So 2016 is going into the record books as the second hottest Summer on record. And that’s only for the weather!
As far as the housing market goes, most Realtors will tell you it’s been their hottest one ever. But the same is not true for Inspectors.
Here at OntarioACHI we’ve heard the same story repeated time an time again. The number of inspections are down, massively. Some inspectors are seeing a drop of 75% year on year, while most outside of rural areas are seeing an average drop of 55-65% in their workload.
Income Down, Costs are up
With the decline in Inspections (more about that later) there has been a steep decline in income. It is our belief that a number of inspectors, some who have been established for a number of years, will go out of business this year leaving the market even shorter of qualified inspectors than it is already.
At the same time we’ve seen more increases in our professional Insurance premiums, with the age old claim from the insurers that “claims are up, defence costs are up and we are only keeping up with inflation” . This of course cannot be confirmed, because while the government is about to announce regulation of the home Inspection profession to provide protection to the consumer, the regulation of the Finance sector provides protection to the finance sector. Hub International, who write most of the professional Insurance for Home Inspectors across Canada state “As a privately-owned company, HUB International Limited restricts access to its financial information”. This means their costs, and profits are closely guarded. There is no way of knowing if our profession is being gouged.
Here’s a comparison though. The Home Appraisal profession, which has a similar litigious profile in Canada as the Home Inspection Profession requires Qualified Appraisers to pay around $1,200 per year for equivalent E&O Insurance, against the Home Inspection profession average of $2,800. Realtors pay around $500 per year.
Insurance in Ontario: written on risk or numbers?
There are around 74,000 Realtors in Ontario, about 1,500 Appraisers (all insured) and an estimated 1,500 Inspectors (around 500 insured). One would think that the more in a profession, the higher the likelihood of someone in the profession being sued. Certainly to look at CanLII and the RECO website one would come to the conclusion that Realtors are sued more often than Home Inspectors and Appraisers combined, so it plays out that insurance is based upon numbers. The risk argument from insurance brokers for high premiums is, in our opinion, pure hogwash.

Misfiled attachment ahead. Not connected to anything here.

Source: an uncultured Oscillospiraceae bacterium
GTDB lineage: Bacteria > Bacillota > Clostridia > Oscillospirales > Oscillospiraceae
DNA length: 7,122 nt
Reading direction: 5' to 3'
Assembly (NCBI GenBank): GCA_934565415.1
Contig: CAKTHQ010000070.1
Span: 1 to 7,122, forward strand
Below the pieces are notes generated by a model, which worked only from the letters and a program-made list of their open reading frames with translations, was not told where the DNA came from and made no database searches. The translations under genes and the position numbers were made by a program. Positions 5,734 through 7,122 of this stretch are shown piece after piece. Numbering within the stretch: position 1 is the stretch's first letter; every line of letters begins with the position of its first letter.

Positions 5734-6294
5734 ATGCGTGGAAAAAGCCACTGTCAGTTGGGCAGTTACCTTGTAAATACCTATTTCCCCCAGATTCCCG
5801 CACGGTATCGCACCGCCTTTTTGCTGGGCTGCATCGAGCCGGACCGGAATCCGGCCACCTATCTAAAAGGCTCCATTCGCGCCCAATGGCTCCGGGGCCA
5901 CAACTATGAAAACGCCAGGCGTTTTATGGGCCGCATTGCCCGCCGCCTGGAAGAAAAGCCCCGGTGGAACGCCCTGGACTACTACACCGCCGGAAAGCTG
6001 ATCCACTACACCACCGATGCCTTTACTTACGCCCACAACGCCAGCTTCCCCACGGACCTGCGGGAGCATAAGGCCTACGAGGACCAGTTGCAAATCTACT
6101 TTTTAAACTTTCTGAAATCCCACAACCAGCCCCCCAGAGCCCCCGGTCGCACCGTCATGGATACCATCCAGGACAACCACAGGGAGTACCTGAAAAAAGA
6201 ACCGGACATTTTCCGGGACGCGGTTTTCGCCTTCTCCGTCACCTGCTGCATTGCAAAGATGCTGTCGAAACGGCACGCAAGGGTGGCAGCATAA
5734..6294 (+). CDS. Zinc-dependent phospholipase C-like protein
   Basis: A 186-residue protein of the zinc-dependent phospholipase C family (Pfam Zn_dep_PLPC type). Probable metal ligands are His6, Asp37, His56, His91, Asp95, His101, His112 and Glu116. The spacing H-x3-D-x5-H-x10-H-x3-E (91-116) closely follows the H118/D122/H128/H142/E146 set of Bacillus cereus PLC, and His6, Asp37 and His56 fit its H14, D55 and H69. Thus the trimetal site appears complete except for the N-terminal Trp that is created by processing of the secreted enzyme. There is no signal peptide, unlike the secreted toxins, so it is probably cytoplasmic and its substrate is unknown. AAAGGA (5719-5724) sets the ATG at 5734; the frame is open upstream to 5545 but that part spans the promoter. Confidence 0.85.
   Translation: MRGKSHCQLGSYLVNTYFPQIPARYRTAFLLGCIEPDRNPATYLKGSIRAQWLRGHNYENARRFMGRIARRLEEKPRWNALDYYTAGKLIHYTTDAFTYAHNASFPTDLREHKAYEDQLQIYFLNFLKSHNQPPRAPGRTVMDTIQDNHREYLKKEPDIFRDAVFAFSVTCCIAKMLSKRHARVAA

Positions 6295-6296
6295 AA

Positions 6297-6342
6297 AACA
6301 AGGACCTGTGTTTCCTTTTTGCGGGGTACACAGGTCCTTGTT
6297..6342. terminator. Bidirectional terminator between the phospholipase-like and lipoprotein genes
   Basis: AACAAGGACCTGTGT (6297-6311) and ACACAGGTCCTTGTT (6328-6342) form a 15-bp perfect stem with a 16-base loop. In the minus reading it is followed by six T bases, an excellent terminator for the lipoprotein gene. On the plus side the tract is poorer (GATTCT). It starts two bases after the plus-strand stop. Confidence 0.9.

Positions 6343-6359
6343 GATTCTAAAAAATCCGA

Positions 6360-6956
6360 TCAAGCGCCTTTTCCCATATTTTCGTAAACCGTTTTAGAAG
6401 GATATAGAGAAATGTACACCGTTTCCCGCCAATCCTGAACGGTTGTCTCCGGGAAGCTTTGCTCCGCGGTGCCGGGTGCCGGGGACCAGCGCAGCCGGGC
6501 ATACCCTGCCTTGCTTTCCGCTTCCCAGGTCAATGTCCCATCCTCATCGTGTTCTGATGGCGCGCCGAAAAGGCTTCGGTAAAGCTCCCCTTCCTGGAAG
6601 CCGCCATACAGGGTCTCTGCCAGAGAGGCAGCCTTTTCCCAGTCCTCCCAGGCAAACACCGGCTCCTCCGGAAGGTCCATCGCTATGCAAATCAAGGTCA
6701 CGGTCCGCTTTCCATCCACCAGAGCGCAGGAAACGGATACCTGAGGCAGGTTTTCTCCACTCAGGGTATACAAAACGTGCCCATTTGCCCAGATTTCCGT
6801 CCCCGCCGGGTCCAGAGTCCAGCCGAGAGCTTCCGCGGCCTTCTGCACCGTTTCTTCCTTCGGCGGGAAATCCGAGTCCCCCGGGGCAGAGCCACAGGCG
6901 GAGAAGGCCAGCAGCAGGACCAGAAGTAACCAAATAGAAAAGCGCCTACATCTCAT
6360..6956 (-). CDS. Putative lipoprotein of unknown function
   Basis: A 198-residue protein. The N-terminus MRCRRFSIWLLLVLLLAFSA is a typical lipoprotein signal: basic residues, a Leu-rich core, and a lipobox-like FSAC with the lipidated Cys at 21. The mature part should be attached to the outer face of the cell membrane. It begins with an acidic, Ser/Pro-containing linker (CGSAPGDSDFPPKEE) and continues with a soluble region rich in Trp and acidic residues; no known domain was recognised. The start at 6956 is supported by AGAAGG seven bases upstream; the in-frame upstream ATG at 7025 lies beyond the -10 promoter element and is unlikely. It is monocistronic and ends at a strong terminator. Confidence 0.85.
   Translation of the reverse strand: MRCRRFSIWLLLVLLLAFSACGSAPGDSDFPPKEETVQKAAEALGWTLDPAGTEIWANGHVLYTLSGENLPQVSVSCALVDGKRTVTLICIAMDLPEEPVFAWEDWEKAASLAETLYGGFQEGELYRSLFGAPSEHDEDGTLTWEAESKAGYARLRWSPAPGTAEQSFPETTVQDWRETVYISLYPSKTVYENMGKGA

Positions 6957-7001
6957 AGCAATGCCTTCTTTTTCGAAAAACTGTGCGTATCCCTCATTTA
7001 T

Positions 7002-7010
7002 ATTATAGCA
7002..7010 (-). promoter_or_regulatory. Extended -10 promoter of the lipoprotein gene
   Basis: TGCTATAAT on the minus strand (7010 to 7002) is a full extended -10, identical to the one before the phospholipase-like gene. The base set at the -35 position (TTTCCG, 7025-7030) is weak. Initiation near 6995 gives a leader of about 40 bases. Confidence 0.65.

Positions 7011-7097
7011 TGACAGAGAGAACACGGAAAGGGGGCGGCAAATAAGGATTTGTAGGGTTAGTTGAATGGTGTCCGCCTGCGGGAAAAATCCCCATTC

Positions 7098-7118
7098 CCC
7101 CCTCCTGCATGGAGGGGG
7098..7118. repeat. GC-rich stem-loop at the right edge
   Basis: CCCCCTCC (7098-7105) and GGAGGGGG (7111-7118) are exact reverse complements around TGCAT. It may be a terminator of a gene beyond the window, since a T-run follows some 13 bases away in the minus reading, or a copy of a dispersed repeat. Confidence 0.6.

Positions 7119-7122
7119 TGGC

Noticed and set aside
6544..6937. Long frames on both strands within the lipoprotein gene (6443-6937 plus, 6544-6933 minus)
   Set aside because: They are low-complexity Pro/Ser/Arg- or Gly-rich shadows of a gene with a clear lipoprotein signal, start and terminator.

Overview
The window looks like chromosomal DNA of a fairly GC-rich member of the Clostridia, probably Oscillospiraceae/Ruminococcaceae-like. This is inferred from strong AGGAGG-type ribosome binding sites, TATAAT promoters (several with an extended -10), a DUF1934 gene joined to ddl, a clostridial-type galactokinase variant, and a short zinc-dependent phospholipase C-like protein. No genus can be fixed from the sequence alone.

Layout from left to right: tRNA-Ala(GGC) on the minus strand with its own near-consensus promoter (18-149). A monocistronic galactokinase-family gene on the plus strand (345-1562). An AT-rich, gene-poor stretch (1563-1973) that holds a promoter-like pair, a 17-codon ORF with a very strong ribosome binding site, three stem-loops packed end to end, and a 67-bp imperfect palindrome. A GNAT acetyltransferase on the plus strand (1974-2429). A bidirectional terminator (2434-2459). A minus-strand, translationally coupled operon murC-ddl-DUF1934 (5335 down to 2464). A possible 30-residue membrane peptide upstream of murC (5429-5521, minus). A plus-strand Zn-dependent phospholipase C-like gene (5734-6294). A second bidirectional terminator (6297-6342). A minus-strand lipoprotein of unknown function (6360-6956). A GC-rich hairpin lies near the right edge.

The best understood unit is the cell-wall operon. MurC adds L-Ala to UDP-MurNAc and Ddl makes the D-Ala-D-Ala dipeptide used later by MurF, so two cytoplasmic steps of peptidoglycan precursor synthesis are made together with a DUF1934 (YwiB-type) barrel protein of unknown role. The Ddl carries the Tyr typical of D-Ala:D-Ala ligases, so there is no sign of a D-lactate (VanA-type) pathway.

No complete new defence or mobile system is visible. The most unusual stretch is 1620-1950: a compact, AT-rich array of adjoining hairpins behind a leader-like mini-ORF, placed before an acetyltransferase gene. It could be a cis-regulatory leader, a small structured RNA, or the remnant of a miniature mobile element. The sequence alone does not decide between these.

That said, we recognise the need to have financial protection. It is needed to protect the consumer from negligent inspectors, but it is equally important to protect the Inspector from frivolous claims, and in a hot market these always climb. Inspectors have in the past been able to defend themselves from claims of wrongdoing from clients who are just trying to reduce their costs by claiming money from inspectors at a whim.
We have heard about claims from consumers who are asking for complete HVAC installation costs because an inspector reported heat pump availability in a home that had none. In Canada a Heat pump, operated properly, might save around $50 per year on heating costs, yet they are asking for $25,000 to replace the entire HVAC system. This of course will go to court, and the legal costs will probably outstrip the actual real value of the claim. But that’s how the legal system works, and protecting your business from these types of claims in important if you want to survive in business.
What about the (part-time) workers?
There are a large number of Inspectors across Canada who choose to perform maybe only one or two inspections per week. These inspectors are mostly seen to be “supper-diligent”. We’ve heard of the Inspection process (inspection, report and client follow-up consultancy) taking anything up to seven hours. The risks of these inspectors having a claim filed against them are almost negligible. Because of the numbers based calculation of the premiums, insurers are asking these inspectors to pay the same premiums as someone who does perhaps 5-6 times more inspections. We think this is wrong, and we have made our case to insurers and the government alike.